Re: Money, democracy, and transparency

From: Anand Pillai <abpillai_at_nospammail_dot_net>
Date: Sun Aug 17 2003 - 00:18:40 CDT

Hi Alan

        Thanks for the reply. I think that you have misunderstoold my
again for this project. It doesnt matter a dime to me whether my face
in front of Newyork TImes or not. I dont care for that kind of publicity.

   The actual motivation behind any engineer who volunteers for
projects is rightly summed up by great hacker Eric S Raymond. It is the
"personal itch",
the ingrained hacker ethos, the urge to get acceptance among peers, the
gained (I mean only the computer knowledge, not the various other kinds
of wordly
knowledge that I am getting out of this exposure), and the whole process
of getting
your creativity converted into an actual product that drives them. I am
of course
not using his words, but this is the general idea he has summed up in the
read "The Cathedral and the Bazaar". I suggest this book to you in case
have not read it.

  For me it only matters that my peers, i.e my friends, my college mates
  and similar
guys doing hacking as a means for living or as a means to knowledge, get
to know
about my involvement in this project. I dont care and actually dont want
my name to
be mentioned otherwise in any sort of public documents about this
project. Hacking
does not mean cracking, in this context it means pure software
engineering, dont mistake

  Essentially this is going to be a perennial thorn between people like
  me and you, since
from what I understand, you stand to gain a lot in terms of recovering
money you have
spent in this project, or the acceptance it brings to you in seeing it
become commercially
viable etc, many concerns that I have no interest in understanding or
getting involved in.
I have nothing against you attempting to recover the expenditure you were
incurred, by
an eventual commercialization of this product since it sounds only human.
Again you mistake
me there also, since I dont care who are involved in the final
commercialization project
based on the original demo. I require no such guarantees from you,
neither might I be interested
in doing it, since it goes against my work ethics to work for money while
I am already employed
by somebody else.

I just need one gurantee, that which David Mertz initiated in the first
mail about licensing
, that is to use an existing OSI approved license for this project, or to
create a new one
which supports the OSI philosophy and apply it to this project. I also
want a free hand
in running this developer's ship without any extra interference from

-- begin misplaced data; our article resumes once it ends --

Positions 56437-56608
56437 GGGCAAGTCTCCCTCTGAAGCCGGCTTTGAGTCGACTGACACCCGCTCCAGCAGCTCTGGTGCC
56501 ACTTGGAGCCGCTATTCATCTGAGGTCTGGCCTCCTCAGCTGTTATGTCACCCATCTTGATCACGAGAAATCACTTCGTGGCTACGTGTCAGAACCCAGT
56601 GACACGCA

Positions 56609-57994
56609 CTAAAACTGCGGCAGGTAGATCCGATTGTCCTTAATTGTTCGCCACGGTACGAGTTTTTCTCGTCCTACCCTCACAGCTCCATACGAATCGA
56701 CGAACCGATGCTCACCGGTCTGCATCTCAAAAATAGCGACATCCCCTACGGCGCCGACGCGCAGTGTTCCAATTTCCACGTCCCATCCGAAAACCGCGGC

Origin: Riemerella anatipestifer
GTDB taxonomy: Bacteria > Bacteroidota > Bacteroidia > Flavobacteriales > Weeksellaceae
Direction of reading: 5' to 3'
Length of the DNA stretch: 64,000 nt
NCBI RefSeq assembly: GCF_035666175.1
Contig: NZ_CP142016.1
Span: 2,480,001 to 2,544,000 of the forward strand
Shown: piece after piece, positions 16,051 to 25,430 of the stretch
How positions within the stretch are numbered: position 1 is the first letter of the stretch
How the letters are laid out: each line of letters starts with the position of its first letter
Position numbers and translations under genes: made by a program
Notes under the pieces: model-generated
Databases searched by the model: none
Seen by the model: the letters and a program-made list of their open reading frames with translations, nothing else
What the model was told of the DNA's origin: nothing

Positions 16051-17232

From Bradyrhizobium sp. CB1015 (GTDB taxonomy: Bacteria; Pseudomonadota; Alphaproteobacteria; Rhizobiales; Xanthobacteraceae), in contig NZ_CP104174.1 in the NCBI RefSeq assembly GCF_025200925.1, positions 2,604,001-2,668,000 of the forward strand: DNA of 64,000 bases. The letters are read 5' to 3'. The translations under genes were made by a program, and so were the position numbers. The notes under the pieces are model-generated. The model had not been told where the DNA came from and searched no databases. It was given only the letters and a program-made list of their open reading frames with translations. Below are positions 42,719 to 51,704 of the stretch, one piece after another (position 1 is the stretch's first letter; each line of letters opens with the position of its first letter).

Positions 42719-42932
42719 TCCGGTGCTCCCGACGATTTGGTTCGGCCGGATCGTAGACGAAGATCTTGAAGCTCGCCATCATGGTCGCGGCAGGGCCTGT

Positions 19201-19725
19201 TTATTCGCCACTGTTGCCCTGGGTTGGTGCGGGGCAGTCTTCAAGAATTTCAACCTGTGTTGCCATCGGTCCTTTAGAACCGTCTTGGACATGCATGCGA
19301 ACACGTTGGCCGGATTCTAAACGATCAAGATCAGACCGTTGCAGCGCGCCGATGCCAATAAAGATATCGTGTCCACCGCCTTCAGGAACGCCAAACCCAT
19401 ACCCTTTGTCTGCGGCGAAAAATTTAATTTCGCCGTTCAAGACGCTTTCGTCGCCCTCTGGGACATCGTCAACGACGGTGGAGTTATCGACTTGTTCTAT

commercially interested
parties, till the throw away demo is complete. This applies to things
like developer discussions,
chats, mails and protocols related to it. We, the developers create these
protocols and
manage the whole process among ourselves. We shall notify you whenever it
is appropriate
to do so based on the trust placed on the volunteering engineers in a
project as this.
I dont work for money so dont expect me to be the regular employee who
reports regularly
about meetings and discussions and other things that are a requirement
for any web based
project. I am not going to do it. If I had done it out of goodwill
sometime back in the beginning
of this project, I dont have it now since the goals of the project goes
against the spirit of
this goodwill, so I want to make this very clear.

Also the deadline for mid October is unrealistic. We want a larger
timeframe to have any decent
working demo. I suggest sometime Novemeber end or mid December. This
would help us
developers to respect our own projects and work and still find time to do
"Opensource" for
this project.

If all these demands are agreed to, I re-volunteer for evm2003.
Otherwise, it is adios and
all the best from me to everybody involved in this project. I am sure you
can always find
willing volunteers from the large opensource community, better skilled
than me for your
lead developer position.

Just my 2 cents, mostly the departing one.


Anand PIllai


On Sat, 16 Aug 2003 16:16:16 -0700, "Alan Dechert"
<> said:
> ----- Original Message -----
> From: "Anand Pillai" <>
> To: "voting project" <>
> Sent: Saturday, August 16, 2003 12:37 PM
> Subject: Re: [voting-project] Money, democracy, and transparency
> > I am certainly not involved in this project for any money, because at
> > this stage I would like more experience and interaction with some of the
> > top
> > experts in programming concepts and security like Dr. David Mertz.